The first point to be stated in relation with the second head of discussion has merely to be stated; supposing that the study of History is useful as an educational instrument, that is, not only as providing stores of knowledge or amassing tools for future use, but as having a disciplinary and formative virtue, what part of the mind is it on which the disciplinary process acts, and what power or virtue may it be supposed to develope by training? It is perhaps unnecessary for me to say more than this, that I regard the judicial faculty, 'judgment,' as in vulgar unphilosophical language we call it, as that on which historical study produces the most valuable results; I have so often said this from this desk that I feel shy of repeating it; but it does not appear to me to be less true than it did the first time I said it. The study of the early stages of that history in whose later stages we know ourselves to be personally interested, the study of the modern world of which we are parts, as distinguished from that of the ancient world which, except as a matter of culture, is dead to us, affords room for the development of an equitable as well as an unbiassed judgment, which is a great advantage in itself and may be of great practical use in the world. The exclusive study of the more modern phases of history has a tendency to make men partisans or advocates; but the study of the periods just a generation or two farther removed produces far more effect on the judgment; and the study of medieval History, that is, of the ages in which the things that are precious to us were rooted and sprang up, but had not yet entered into the phases in which controversy is most bitter, or in which the political questions of the day are most directly engaged, has always seemed to me to furnish very good training; to enable us to approach questions in which we are ourselves engaged, with moderate and cautious treatment, to allow some of them to wait for solution, to determine others by the evidence of fact rather than by prepossession, and to let others alone altogether. Ancient History exercises the critical faculty in a comparatively narrow and exhausted field, although, as a matter of training, every student has to go over the field and exhaust its interest for himself before he gets the benefit of what he is reading; mere modern politics, as I have said, furnish training only, and that incomplete training, for the advocate and partisan; the intermediate region is that in which real personal interest may be strongly engaged without much temptation to passionate controversy, and in which therefore the judgment may be best trained for its own perfect development, and for the uses of practical politics when the time for practical controversy and advocacy comes. We learn patience, tolerance, respect for conflicting views, equitable consideration for conscientious opposition; we see how very differently the men of the particular time seem to have read the course of events, which seem to us to have only one reasonable bearing; we see how good and evil mingle in' the best of men and in the best of causes; we learn to see with patience the men whom we like best often in the wrong, and the repulsive men often in the right; we learn to bear with patience the knowledge that the cause which we love best has suffered, from the awkwardness of its defenders, so great disparagement as in strict equity to justify the men who were assaulting it; we learn too, and this is not the least of the lessons, that there are many points on. which no decision as to right or wrong, good or evil, acquittal or condemnation, is to be looked for; and on which we may say that, as often the height of courage is to say I dare not, and the height of love is to say I will not, so the height of wisdom is to have learned to say, I do not know. I will however leave this point, as it is one on which I may have to say a word under my third head.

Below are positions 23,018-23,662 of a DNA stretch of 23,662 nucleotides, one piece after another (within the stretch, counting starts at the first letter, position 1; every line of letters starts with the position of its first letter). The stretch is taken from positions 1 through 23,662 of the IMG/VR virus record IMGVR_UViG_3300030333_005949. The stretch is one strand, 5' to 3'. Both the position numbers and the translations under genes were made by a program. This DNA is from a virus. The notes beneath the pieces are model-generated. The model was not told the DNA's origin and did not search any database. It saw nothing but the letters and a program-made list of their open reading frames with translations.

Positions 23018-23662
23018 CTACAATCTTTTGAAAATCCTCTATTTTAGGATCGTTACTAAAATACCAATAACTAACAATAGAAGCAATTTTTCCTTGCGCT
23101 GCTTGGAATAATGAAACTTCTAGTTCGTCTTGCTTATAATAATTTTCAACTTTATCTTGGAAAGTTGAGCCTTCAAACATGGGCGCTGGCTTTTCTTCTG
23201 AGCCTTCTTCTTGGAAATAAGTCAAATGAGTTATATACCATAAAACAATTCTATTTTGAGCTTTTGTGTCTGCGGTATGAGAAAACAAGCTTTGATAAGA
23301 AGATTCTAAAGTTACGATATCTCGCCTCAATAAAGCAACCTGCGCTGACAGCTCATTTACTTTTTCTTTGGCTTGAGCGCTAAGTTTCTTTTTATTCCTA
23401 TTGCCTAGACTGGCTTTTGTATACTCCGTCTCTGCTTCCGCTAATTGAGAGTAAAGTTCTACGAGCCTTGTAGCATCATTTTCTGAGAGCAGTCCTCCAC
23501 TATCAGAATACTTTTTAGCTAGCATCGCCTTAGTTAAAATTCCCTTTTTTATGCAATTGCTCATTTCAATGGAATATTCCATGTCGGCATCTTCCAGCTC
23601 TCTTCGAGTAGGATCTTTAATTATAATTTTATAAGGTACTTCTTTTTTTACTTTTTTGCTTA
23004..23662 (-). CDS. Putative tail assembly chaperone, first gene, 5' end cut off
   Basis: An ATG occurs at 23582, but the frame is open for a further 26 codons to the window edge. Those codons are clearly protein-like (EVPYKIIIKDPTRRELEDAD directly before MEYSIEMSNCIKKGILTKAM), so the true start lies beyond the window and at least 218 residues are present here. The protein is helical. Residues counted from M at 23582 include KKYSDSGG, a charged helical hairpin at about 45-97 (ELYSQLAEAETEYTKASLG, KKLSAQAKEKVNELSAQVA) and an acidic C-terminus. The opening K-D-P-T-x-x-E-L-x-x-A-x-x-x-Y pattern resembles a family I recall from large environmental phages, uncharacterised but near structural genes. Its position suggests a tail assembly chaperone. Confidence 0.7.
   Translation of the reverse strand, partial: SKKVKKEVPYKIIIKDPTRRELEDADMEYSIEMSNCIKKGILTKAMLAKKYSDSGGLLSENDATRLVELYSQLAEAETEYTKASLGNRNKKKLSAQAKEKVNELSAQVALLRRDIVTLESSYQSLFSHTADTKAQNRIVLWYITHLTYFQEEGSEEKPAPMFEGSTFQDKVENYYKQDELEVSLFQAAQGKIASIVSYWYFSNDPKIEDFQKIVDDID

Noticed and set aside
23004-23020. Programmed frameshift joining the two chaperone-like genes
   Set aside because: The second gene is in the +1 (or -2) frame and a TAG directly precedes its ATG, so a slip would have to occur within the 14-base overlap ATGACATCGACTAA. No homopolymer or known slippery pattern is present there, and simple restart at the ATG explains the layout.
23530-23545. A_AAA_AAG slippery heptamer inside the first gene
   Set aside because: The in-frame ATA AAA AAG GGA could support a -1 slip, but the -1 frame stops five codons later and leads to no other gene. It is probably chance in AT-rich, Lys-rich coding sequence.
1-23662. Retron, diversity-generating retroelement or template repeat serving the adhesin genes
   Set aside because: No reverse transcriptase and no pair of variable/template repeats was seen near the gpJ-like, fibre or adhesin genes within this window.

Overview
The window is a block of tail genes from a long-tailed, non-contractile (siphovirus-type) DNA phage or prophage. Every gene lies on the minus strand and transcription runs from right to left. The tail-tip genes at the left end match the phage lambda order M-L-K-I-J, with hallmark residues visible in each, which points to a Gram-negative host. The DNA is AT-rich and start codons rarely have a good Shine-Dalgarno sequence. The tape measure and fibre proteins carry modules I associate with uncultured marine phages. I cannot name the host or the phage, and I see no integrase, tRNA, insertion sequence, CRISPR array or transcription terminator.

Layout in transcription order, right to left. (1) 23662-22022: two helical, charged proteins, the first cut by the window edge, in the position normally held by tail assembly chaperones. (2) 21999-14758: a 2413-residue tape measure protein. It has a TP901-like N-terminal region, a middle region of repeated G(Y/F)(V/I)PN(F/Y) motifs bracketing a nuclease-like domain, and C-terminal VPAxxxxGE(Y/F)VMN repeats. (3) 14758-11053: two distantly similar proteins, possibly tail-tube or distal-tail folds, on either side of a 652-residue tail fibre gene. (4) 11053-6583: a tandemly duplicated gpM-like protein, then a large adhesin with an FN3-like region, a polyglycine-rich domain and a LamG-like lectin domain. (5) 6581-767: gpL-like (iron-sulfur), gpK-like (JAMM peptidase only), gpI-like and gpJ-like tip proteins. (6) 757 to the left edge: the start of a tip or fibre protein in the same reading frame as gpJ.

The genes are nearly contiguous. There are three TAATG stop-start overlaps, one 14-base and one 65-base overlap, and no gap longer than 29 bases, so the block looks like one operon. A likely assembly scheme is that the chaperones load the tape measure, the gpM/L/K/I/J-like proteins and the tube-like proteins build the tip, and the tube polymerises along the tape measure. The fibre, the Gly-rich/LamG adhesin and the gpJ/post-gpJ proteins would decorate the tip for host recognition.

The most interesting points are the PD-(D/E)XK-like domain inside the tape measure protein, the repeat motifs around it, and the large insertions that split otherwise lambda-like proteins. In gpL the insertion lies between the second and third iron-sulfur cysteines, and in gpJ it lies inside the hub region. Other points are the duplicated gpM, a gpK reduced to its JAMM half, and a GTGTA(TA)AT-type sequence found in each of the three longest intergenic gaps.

The next point after determining the nature of the disciplinary value ascribed to historical study, especially modern historical study, is the question of method. And as I have already said that it does not follow that the best method of studying History in one aspect is the best way of studying it in the other two, I will, for the sake of simplicity, go directly to our own idea of teaching in this place as exemplified in the Examination Statute. That statute was the result of a good deal of consideration and discussion between men of very different views and extent of experience, and I do not know that I should venture to. say that it is incapable of improvement; "but it has worked well, and any improvement that may be made in it must be made on the lines of its own plan, which seem to me complete. I take it, however, as a peg for more general remarks. The main feature of it is, as you are doubtless aware, the threefold division into, first, a continuous reading of our national History, second, an epochal treatment of a portion of general European History, and thirdly, the special study of some character or period in the original authorities. The plan thus aims at realising two of the ideas which I discussed the other day, although of course only by way of introduction to the larger fulfilment of the promise; it attempts in the continous reading of one subject to convey the lesson of continuity, and in the special subject to invite the student to see what original sources are like, and what is the pleasurable work of studying them.